The acknowledgement of Brazilian development in the production of ethanol from sugarcane, and the discussions and prospects for extracting this fuel from sugarcane bagasse and from other types of biomass underscored the debates on science and technology at the International Conference on Biofuels, held in São Paulo, in November. Organized by the Ministry of Foreign Relations, the event presented a consensus regarding the need for more research and innovation in order to improve the first generation of ethanol, produced by fermenting and distilling sugarcane or corn. The second generation of biofuels, for which several possible technological paths have been suggested regarding the extraction of alcohol from bagasse or from other types of cellulose biomass, should still take a few years to become commercial.
“There is a tendency to believe that the second generation will be better than the first, although it is turning out to be more complicated. We must still improve the first generation substantially,” said Professor Carlos Henrique de Brito Cruz, FAPESP’s scientific director, during the special session on “The role of scientific research in the area of biofuels,” coordinated by ABC, the Brazilian Academy of Sciences. “Sugarcane mills still don?t use genomics, for instance, to improve the productivity of plantations.” According to Brito Cruz, the second generation of biofuels may be useful for Brazil, but will be even more important for countries that do not enjoy the same sort of climate and territory.
Richard Murphy, a bioenergy expert from Imperial College, London, in England, who works with fungi that degrade cellulose, said that the important thing is for the solutions found to be based on sustainable processes, and for them to help cut carbon dioxide (CO2) emissions. “We are studying the first and second generations, but we already know that the first depends on the soil’s yield per hectare (ha), taking into account the climate,” said Murphy. “The UK’s wheat production, for instance – in connection with which an ethanol plant was recently opened, using the part of the cereal that would become animal feed – is 700 tons/ha, whereas in East Africa it is 1 ton/ha and in the Ukraine and Kazakhstan it is 3.5 ton/ha. So one must improve the agricultural and infrastructure conditions in order to increase yield as necessary.”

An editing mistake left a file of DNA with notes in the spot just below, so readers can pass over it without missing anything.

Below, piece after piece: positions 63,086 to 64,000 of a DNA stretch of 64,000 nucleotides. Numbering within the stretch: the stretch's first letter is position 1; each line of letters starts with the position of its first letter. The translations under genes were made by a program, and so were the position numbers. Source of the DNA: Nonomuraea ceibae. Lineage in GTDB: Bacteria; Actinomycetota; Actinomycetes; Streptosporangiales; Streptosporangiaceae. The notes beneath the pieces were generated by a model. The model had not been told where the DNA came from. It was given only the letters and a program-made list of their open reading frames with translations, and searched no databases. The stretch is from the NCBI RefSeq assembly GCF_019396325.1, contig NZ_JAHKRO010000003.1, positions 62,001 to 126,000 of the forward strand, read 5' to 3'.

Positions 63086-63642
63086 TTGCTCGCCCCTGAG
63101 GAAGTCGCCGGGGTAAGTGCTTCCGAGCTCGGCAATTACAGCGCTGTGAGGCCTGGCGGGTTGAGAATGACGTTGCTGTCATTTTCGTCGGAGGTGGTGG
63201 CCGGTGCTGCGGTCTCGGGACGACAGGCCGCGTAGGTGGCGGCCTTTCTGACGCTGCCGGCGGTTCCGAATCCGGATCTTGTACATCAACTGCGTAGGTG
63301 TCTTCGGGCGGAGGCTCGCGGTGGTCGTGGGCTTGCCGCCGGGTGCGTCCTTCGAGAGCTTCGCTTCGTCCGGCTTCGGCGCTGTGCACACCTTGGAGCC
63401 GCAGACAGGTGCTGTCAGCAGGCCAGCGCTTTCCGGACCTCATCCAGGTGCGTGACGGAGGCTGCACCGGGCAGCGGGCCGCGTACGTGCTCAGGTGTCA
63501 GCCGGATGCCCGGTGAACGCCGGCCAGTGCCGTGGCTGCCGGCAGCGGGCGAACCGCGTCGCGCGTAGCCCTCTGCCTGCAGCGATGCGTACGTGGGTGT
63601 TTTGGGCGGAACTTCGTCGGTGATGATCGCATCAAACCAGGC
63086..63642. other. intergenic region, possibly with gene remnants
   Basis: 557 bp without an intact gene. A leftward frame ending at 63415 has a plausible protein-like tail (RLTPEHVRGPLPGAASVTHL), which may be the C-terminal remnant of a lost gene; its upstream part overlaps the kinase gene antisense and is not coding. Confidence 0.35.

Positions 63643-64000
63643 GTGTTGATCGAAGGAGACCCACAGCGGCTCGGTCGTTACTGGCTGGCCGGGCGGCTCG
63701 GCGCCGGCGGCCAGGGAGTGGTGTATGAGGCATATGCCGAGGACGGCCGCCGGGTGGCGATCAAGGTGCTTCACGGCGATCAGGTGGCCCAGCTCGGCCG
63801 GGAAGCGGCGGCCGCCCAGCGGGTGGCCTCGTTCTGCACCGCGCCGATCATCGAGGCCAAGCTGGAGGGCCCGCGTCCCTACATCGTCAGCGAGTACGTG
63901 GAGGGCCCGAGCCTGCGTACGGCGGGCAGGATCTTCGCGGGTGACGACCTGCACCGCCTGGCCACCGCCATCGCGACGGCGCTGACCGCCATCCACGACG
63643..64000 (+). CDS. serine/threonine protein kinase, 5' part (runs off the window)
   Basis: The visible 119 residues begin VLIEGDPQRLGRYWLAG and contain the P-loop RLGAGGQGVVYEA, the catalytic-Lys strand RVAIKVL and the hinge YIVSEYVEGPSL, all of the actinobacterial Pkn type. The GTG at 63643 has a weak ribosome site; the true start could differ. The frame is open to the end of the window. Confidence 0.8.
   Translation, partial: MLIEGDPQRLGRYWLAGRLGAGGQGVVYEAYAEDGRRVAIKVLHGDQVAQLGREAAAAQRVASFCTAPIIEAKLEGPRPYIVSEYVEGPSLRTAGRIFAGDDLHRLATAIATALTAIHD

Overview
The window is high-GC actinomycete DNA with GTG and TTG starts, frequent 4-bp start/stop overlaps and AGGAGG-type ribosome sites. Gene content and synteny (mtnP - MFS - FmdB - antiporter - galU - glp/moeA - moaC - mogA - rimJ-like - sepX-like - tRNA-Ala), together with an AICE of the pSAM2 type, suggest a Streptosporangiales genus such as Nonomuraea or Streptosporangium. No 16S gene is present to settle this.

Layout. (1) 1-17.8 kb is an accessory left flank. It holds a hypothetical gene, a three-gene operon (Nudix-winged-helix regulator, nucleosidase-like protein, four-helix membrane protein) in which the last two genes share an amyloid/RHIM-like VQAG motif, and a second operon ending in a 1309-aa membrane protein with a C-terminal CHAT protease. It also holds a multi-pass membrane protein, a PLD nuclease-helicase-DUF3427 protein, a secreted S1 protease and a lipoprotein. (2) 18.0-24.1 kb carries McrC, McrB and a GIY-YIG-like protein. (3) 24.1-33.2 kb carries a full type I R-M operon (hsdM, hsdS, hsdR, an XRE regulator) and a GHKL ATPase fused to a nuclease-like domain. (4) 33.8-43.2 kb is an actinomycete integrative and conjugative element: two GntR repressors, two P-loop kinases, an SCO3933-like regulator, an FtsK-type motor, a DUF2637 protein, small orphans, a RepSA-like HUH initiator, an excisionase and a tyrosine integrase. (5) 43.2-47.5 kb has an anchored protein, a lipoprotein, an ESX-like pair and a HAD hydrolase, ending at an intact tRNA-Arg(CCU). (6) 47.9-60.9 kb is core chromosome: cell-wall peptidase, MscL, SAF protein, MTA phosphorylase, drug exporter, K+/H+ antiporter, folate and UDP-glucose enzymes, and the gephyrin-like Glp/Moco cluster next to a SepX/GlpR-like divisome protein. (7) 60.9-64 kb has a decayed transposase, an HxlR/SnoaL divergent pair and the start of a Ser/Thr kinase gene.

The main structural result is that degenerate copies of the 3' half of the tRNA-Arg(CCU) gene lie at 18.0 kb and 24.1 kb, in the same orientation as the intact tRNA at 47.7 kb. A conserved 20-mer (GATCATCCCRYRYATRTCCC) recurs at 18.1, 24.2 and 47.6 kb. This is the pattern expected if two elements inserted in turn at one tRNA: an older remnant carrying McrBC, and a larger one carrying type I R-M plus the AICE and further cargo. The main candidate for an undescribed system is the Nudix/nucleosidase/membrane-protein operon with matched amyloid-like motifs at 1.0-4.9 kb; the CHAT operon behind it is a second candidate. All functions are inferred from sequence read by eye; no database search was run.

According to Murphy, one cannot yet discard any experience because the data still refers to a few years only. He mentions the example of corn in the USA. “According to the information I have from the states of Iowa and Nebraska, the levels of CO2 dropped 50% in relation to using fossil fuels. It’s a major change.” For Brito Cruz, each country must select the most appropriate raw material for its agriculture, where biofuel production is concerned.
Another person attending the conference, which brought together delegations from 92 countries, was Mohamed Hag Ali Hassan, a Sudanese that chairs the African Academy of Sciences and is the executive director of TWAS, the Academy of Sciences for the Developing World. He said it is up to science and technology to help to develop cultures for biofuels that do not compete with food. “In Africa, there are many degraded areas that could be used to produce ethanol,” said Hassan. However, the implementation of new areas goes through public policies. “Many politicians thirst for correct information about what can be done to produce biofuel without harming the environment,” recalled Murphy. “We need to help the policy administrators to better understand our options in this area,” he said. For Hassan, each government must have clear policies for biomass fuels and the academies of science should collaborate in this respect.